Purpose: To determine the incidence of micronuclei in peripheral blood and bone marrow cells of rats exposed continuously for 24h to 2450 MHz continuous wave radiofrequency radiation (RFR) at an average whole-body specific absorption rate (SAR) of 12 W/kg. Materials and methods: Eight adult male Sprague-Dawley rats were exposed to 2450 MHz RFR in circularly polarized waveguides. Eight sham-exposed rats were kept in similar waveguides without the transmission of RFR. Four rats were treated with mitomycin-C (MMC) and used as positive controls. All rats were necropsied 24 h after the end of RFR and sham exposures, and after the 24 h treatment with MMC. Peripheral blood and bone marrow smears were examined to determine the frequency of micronuclei (MN) in polychromatic erythrocytes (PCE). Results: The results indicated that the incidence of MN/2000 PCE were not significantly different between RFR- and sham-exposed rats. The group mean frequencies of MN in the peripheral blood were 2.3±0.7 in RFR-exposed rats and 2.1±0.6 in sham-exposed rats. In bone marrow cells, the average MN incidence was 3.8±1.0 in RFR-exposed rats and 3.4±0.7 in sham-exposed rats. The corresponding values in positive control rats treated with MMC were 23.5±4.7 in the peripheral blood and 33.8±7.4 in bone marrow cells. Conclusion: There was no evidence for the induction of MN in peripheral blood and bone marrow cells of rats exposed for 24 h to 2450 MHz continuous wave RFR at a whole body average SAR of 12W/kg.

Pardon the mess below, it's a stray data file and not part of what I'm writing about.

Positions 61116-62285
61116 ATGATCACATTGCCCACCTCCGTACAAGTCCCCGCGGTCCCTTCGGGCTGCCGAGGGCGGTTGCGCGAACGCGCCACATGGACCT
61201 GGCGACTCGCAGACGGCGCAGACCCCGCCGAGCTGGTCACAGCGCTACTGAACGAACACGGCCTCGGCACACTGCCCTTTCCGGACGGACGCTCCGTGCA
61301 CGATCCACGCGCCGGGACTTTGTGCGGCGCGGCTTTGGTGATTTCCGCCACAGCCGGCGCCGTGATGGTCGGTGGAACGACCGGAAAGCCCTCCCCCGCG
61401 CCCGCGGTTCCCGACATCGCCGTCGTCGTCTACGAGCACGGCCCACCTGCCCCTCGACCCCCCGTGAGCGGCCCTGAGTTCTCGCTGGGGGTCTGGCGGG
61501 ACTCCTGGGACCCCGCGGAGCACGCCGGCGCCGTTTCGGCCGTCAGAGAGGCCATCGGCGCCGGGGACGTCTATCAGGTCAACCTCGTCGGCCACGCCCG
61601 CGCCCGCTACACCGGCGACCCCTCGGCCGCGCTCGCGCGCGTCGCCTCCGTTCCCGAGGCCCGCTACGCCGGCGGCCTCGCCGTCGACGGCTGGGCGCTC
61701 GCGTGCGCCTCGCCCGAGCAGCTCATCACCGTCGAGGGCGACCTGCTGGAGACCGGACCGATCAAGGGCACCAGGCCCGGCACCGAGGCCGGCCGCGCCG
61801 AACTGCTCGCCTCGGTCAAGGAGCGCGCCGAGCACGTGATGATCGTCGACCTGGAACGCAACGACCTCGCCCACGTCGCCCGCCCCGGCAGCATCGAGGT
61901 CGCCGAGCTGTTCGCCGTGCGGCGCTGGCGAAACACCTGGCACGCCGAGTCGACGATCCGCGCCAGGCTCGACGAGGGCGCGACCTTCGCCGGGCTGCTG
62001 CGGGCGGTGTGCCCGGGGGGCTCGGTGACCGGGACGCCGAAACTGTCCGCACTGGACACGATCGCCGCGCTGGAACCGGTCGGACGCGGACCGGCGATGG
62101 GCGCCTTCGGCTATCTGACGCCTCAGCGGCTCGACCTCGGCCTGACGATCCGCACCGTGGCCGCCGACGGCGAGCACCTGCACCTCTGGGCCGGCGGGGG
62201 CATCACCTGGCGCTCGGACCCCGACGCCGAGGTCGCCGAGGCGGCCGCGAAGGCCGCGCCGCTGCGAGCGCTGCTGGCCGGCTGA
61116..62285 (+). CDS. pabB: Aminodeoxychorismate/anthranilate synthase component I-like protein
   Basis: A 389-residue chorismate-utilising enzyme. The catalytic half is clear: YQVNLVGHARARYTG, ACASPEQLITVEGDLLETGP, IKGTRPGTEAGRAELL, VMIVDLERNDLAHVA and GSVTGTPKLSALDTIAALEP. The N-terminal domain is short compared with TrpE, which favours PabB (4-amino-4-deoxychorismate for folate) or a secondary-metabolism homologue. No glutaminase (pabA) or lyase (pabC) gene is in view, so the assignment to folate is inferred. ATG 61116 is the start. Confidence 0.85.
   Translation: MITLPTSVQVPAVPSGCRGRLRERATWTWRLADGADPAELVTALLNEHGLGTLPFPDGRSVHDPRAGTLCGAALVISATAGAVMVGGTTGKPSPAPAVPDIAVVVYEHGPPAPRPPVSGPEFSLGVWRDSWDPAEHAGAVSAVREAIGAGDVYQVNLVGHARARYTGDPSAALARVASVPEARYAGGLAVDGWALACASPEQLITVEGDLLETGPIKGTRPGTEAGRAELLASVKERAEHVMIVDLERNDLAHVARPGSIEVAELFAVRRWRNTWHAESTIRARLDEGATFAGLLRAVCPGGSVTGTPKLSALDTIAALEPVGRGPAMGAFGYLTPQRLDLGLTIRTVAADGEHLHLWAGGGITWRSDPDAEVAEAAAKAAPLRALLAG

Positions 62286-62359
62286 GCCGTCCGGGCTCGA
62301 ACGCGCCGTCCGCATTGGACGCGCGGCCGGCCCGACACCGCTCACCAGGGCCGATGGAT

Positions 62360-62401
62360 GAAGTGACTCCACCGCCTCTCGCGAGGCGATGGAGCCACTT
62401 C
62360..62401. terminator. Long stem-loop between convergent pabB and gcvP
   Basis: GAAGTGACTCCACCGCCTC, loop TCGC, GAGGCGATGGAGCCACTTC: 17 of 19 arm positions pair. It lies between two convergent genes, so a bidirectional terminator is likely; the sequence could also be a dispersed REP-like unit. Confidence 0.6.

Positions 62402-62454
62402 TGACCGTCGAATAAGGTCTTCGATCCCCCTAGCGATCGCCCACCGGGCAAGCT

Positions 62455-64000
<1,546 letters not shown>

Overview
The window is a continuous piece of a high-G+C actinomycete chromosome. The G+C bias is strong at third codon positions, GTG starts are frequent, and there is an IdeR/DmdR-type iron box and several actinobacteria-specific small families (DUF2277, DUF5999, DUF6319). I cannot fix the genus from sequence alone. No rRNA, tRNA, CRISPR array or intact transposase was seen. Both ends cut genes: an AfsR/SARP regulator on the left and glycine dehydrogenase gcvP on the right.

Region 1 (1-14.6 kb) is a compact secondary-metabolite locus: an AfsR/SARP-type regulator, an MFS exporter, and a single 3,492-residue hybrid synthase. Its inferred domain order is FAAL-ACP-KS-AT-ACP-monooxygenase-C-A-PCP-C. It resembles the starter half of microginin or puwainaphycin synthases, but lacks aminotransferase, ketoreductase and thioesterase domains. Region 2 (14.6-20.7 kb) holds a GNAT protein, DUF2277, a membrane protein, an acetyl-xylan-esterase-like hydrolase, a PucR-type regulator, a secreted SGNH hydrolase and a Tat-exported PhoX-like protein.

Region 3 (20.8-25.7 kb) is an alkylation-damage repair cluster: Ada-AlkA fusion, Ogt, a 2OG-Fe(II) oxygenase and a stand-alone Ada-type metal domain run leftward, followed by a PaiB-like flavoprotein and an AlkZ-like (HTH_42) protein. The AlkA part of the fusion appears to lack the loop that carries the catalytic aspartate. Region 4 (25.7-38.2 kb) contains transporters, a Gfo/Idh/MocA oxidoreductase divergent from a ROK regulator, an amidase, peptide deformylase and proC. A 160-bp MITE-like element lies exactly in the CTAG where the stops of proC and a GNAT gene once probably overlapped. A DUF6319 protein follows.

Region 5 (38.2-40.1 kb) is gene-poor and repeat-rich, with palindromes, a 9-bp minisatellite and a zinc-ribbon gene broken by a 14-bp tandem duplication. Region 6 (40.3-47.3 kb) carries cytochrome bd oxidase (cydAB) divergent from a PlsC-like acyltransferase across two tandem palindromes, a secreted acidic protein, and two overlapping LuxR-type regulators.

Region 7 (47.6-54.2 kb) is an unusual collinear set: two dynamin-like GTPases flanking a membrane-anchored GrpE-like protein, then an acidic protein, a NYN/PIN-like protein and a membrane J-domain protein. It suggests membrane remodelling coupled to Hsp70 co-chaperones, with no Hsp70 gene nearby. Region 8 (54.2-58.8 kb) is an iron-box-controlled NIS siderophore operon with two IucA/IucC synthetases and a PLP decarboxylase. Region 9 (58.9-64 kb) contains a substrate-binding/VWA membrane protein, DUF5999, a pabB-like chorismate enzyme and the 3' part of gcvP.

|Number of pages||7|
|Journal||International Journal of Radiation Biology|
|State||Published - 2001|